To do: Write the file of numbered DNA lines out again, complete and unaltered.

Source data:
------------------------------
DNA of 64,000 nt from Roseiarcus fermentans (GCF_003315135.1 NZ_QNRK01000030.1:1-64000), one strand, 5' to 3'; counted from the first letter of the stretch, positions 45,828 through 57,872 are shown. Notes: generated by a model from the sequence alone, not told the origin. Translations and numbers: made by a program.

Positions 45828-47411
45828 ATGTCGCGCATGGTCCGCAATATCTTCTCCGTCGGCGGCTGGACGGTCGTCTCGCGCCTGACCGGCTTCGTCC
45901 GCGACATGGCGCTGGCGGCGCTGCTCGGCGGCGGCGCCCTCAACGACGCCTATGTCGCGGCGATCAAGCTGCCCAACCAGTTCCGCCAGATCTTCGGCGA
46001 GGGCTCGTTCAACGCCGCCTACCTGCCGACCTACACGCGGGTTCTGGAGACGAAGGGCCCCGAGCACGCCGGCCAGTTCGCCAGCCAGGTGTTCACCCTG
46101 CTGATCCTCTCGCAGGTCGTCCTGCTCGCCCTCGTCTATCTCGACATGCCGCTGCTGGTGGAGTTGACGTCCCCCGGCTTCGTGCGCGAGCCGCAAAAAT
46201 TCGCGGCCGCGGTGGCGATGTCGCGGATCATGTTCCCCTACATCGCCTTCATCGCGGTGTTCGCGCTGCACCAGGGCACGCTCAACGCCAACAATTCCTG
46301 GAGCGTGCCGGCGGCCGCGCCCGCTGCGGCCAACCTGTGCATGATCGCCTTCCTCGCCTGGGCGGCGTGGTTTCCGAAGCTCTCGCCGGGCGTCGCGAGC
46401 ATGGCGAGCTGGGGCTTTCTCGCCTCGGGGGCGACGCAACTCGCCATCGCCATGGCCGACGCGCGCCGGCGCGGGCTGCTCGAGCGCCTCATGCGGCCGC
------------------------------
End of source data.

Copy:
DNA of 64,000 nt from Roseiarcus fermentans (GCF_003315135.1 NZ_QNRK01000030.1:1-64000), one strand, 5' to 3'; counted from the first letter of the stretch, positions 45,828 through 57,872 are shown. Notes: generated by a model from the sequence alone, not told the origin. Translations and numbers: made by a program.

Positions 45828-47411
45828 ATGTCGCGCATGGTCCGCAATATCTTCTCCGTCGGCGGCTGGACGGTCGTCTCGCGCCTGACCGGCTTCGTCC
45901 GCGACATGGCGCTGGCGGCGCTGCTCGGCGGCGGCGCCCTCAACGACGCCTATGTCGCGGCGATCAAGCTGCCCAACCAGTTCCGCCAGATCTTCGGCGA
46001 GGGCTCGTTCAACGCCGCCTACCTGCCGACCTACACGCGGGTTCTGGAGACGAAGGGCCCCGAGCACGCCGGCCAGTTCGCCAGCCAGGTGTTCACCCTG
46101 CTGATCCTCTCGCAGGTCGTCCTGCTCGCCCTCGTCTATCTCGACATGCCGCTGCTGGTGGAGTTGACGTCCCCCGGCTTCGTGCGCGAGCCGCAAAAAT
46201 TCGCGGCCGCGGTGGCGATGTCGCGGATCATGTTCCCCTACATCGCCTTCATCGCGGTGTTCGCGCTGCACCAGGGCACGCTCAACGCCAACAATTCCTG
46301 GAGCGTGCCGGCGGCCGCGCCCGCTGCGGCCAACCTGTGCATGATCGCCTTCCTCGCCTGGGCGGCGTGGTTTCCGAAGCTCTCGCCGGGCGTCGCGAGC
46401 ATGGCGAGCTGGGGCTTTCTCGCCTCGGGGGCGACGCAACTCGCCATCGCCATGGCCGACGCGCGCCGGCGCGGGCTGCTCGAGCGCCTCATGCGGCCGC